Who Doesn't Go and Visit Old Cult Location for Vacation?
This last week, Brian and I were in Southern California. It wasn't exactly a vacation trip, but we did manage to get some pleasure in during our time down there while stopping in Brentwood and Los Angeles for work purposes.
Here Stands the People's Temple
The People's Temple was one of many congregations that Jim Jones preached to, before moving the flock to Guyana and having nearly everyone drink the KoolAid.
**** Interesting fact: KoolAid wasn't actually the beverage that was served to kill all the cult members of Jim Jones' cult. Rather, it was reported as being off-brand grape drink. Breathe easy, you CAN drink the KoolAid!
Located at 1336 South Alvarado Street, right on the corner of Alvarado and Hoover, the People's Temple still technically stands. Granted, it is now a 7th Day Adventist church and only open on certain days. We went there on a Sunday and it was closed, sadly. However, we still managed to get some really cool pictures.
This side shot, shows the length of the church. It's a pretty big space for what it is and if you consider just how large the congregation was, it doesn't really do it justice. The People's Temple was a congregation that grew from relatively humble beginnings. In the 50s Jim Jones, the minister for the church, was looking for a way to generate income and to meet certain social goals. Interestingly enough, he was a man of convictions and had faith in the betterment of mankind, or of communism. It certainly wasn't the Bible. If anything, it is said that he disguised his own political agenda within sermons taken from the Bible. He was ahead of his time, welcoming blacks into his congregation. Some would say that he would seek them out. His first church was in Indianapolis, in an area that was mixed with both black and white people. He labeled his church a gospel church, originally named Deliverance and then switching it to the People's Temple... a name that stuck.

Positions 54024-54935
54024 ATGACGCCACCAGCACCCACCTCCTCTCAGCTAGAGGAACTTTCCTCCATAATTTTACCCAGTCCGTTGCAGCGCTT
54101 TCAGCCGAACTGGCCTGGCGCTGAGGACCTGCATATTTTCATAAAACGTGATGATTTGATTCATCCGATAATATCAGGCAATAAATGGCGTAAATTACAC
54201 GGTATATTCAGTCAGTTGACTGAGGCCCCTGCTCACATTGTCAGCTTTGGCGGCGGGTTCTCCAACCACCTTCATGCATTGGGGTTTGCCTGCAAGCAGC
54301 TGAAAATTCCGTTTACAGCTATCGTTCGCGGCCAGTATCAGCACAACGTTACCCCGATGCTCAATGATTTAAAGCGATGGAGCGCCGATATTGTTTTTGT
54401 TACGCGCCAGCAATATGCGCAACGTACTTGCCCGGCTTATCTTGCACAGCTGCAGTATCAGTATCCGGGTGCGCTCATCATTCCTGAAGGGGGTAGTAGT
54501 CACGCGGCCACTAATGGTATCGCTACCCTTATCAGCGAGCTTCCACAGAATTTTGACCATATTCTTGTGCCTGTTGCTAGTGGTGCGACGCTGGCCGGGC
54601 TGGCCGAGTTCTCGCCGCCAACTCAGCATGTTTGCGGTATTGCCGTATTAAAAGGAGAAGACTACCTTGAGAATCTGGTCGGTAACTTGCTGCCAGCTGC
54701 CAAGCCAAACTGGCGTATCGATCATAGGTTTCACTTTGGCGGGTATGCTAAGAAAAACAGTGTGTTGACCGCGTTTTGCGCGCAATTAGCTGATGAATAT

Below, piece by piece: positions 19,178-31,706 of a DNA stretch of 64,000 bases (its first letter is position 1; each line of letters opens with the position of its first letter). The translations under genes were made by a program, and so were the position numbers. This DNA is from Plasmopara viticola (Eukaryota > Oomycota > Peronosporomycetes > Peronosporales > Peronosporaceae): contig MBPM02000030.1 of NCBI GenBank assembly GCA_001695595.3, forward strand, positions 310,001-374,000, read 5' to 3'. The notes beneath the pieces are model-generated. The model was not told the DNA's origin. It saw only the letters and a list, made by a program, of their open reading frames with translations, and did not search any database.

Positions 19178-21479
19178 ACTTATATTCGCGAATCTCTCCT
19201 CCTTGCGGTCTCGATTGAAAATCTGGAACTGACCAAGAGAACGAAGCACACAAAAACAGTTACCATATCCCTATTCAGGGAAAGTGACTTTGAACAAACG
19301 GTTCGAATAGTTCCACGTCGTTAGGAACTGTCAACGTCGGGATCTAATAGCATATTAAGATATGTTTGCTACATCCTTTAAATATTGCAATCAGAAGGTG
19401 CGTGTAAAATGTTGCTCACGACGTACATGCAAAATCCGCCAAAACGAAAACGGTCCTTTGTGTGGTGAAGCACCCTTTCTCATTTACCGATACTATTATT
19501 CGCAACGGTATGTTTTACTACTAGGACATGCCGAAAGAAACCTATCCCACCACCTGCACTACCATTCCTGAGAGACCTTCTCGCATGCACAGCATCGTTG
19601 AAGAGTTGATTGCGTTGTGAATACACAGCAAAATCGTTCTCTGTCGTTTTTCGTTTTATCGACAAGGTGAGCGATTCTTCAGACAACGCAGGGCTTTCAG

By the 70s, The People's Temple boasted more than 20,000 people as part of the congregation, which was partly an exaggeration. That being said, the movement certainly was popular. Their Los Angeles Temple hosted about 500 a day in attendence, which was only a fraction of the 3,000 that were seen in San Francisco. The mother church was located in just above San Fransisco in Redlands, California. This location hosted a more regular and devout group of followers. Every other week, Jones would make the rounds down to Southern California to perform in front of an audience.
Writing about this group would require a book. I have long been facsinated by the topic, since I saw a movie on Jonestown in the 80s when I was a child. I remember thinking that it was all about religion, but this group was anything but. I hope to make it to see the other landmarks of where the temple stood in the next year. When I do, you can bet there will be pictures.
For now, I will wrap up with a bit more about the local Los Angeles following.
A palm tree stands at the corner of Alvarado, where the People's Temple is located. Across the street, there are apartments that are still standing and life goes on.
Then, across the way, with a convenient location and georgeous view, the home where Jim Jones stayed while he was in town, also still stands. The cross street is busier than ever and it is easy to see why Jones would have picked this location nearly 50 years ago. It is centralized in Los Angeles with easy enough access. Not only could he get attendence from those in the LA area, but it was a straight shot for followers coming in from the surrounding areas where there was a higher black population. It was his goal to see communism succeed in America and he wanted to be sure that his home and the church was accessible to all races and religions.
Think what you want about Jim Jones and his people, the more I dig, the more I realize that there was a lot more than a kooky cult drinking the grape drink.
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